By Joe Gandelman, Editor in Chief, The Moderate Voice
Reprinted with permission from The Moderate Voice, a member of the San Diego Online News Association (SDONA)
December 28, 2014 (San Diego)--Yes, former Florida Gov. Jeb Bush is a contender for the Republican Presidential nomination, even if he has not officially announced. Bigtime. A new poll shows his leaping to the top of the GOP presidential poll pack:
Former Florida Gov. Jeb Bush has opened up a large lead over the Republican presidential field, according to a new poll.
Bush wins 23 percent of the Republican vote in the CNN/ORC polls, well ahead of New Jersey Gov. Chris Christie, who gets 13 percent.
Bush announced this month that he is will “actively explore” a presidential run, and this is the first poll since his announcement. Bush’s entry into the race was expected to hurt Christie, who is also seen as a favorite of the GOP establishment.
Bush’s lead is up to 10 points, compared to just a four-point lead in a Washington Post/ABC News poll in mid-December.
This also means he’ll have a big, fat political target on his back as other GOPers and segments of the party try to stop Bush and what basically would be a second Bush Oval Office restoration. Most interestingly: he most hurts New Jersey Gov. Chris Christie who has rebounded from “bridgegate” (nothing was found to directly link him at all to the political payback scandal which entailed his political operatives deliberately slowing down traffic on the George Washington Bridge to allegedly punish a mayor who didn’t endorse Christie’s re-election bid) — and shows the strength of conservative pediatric neosurgeon Ben Carson…who to many is a Twlight Zoner he’s so far out there to the right.
In the new CNN/ORC poll, pediatric neurosurgeon Ben Carson follows Christie, with 7 percent. Former Arkansas Gov. Mike Huckabee and Sen. Rand Paul (R-Ky.) follow at 6 percent.
Christie is the main possible candidate to see a bump in this poll, other than Bush. Christie is up to 13 percent from 9 percent in the last CNN/ORC poll, in November.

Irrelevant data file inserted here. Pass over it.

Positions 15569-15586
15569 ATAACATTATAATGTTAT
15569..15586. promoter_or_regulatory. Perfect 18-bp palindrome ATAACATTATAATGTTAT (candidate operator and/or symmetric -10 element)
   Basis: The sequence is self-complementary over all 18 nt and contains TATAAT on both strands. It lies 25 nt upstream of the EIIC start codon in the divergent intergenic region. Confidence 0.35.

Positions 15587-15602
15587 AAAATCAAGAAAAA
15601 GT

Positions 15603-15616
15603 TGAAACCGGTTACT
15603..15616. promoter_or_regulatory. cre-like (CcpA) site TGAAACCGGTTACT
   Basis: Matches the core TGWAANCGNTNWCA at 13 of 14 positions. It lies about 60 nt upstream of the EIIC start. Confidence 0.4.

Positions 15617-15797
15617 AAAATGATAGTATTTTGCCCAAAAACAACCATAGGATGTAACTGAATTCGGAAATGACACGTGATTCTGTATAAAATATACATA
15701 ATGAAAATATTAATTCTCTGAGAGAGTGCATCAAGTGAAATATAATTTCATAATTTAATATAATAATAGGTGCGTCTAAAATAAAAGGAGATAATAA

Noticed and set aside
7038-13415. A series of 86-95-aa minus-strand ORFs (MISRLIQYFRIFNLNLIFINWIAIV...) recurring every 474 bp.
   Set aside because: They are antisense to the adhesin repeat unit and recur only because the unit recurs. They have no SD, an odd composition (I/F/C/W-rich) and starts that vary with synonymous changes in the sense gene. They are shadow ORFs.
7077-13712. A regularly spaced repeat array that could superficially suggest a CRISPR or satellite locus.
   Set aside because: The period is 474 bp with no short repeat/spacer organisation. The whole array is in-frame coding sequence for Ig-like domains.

By contrast, Carson and Huckabee, the next two candidates, both fell by four points since that November poll. Paul fell two points, from 8 percent to 6 percent.
Sen. Marco Rubio (R-Fla.), who has received a burst of attention by leading the opposition against President Obama’s move to open relations with Cuba, is up two points since November, though he is still at just 5 percent.
The poll shows that despite Bush’s lead, there are still doubts among Republicans about some of his policy positions. Bush has called for candidates not to try to conform to the views of the Republican base, saying a candidate should “lose the primary to win the general without violating your principles.”
By 42 to 20 percent, Republicans say that Bush’s statement that some illegal immigration is an “act of love” to reunite families makes them less likely to vote for him. Bush’s support for the Common Core education standards, a major issue among the Republican base, also makes voters less likely to vote for him, by 38 percent to 20 percent.
And then there is the non-news of the poll: the Dems still overwhelmingly like former Secretary of State Hillary Clinton.
Bush will have his work cut out for himself in winning the primaries and unifying the GOP. Conservatives are already gearing up for battle with him.
Talk show host Mark Levin (who calls Joe Scarborough of MSNBC’s “Morning Joe” “The Morning Shmoe”) has steadily, consistently, and unfailingly blasted Bush on all occasions, painting him as a far too moderate member of a family that feels it’s entitled to the White House. On a recent broadcast listened to by yours truly on XM’s Patriot Channel, he repeatedly asked his listeners what it says about the Republican party that it could seriously consider handing over the White House to the same family for a third time. His argument was: what has the party become if it feels it must turn to one family over and over when there are so many other qualified people, particularly governors. And then he rattled off how bad the two previous Bushes were for the conservative movement.
Expect more if Bush gets the nomination. The fascinating part will be whether Bush feels he can stick to his political guns on his political positions on issues such as immigration reform that aren’t popular with conservatives and his continued assertion that political parties must at least try and work together. Or will he pull a Mitt Romney and jettison past positions and insist he isn’t doing so when even a can of Hormel Chili in the shelves at Safeway would know he’s pandering to get primary votes. Talking with and compromising with the other side flies in the face of modern conservatives’ perception of governance as a strictly power-political game where those who try to compromise or at all reassure the opposition are wusses or political traitors and need to be purged form the party or be marginalized.
Photo by Gage Skidmore () [CC BY-SA 2.0 (http://creativecommons.org/